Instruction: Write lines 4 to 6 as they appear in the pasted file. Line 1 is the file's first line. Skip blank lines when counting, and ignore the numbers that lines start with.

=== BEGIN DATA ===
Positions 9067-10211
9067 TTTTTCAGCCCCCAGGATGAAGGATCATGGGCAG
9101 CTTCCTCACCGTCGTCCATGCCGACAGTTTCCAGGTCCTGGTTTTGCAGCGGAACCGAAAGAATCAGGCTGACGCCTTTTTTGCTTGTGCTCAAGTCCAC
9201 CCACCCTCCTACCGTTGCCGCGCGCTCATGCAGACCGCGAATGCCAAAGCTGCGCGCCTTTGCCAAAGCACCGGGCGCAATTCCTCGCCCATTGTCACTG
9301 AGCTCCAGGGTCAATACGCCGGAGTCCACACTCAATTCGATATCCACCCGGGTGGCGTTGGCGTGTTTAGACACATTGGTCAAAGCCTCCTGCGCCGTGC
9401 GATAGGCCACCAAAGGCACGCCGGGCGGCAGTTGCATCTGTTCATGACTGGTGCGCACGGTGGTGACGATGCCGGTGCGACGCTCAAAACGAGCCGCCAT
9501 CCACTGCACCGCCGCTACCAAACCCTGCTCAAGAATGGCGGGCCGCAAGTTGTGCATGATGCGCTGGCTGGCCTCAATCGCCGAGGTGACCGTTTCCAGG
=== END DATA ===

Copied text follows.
9201 CCACCCTCCTACCGTTGCCGCGCGCTCATGCAGACCGCGAATGCCAAAGCTGCGCGCCTTTGCCAAAGCACCGGGCGCAATTCCTCGCCCATTGTCACTG
9301 AGCTCCAGGGTCAATACGCCGGAGTCCACACTCAATTCGATATCCACCCGGGTGGCGTTGGCGTGTTTAGACACATTGGTCAAAGCCTCCTGCGCCGTGC
9401 GATAGGCCACCAAAGGCACGCCGGGCGGCAGTTGCATCTGTTCATGACTGGTGCGCACGGTGGTGACGATGCCGGTGCGACGCTCAAAACGAGCCGCCAT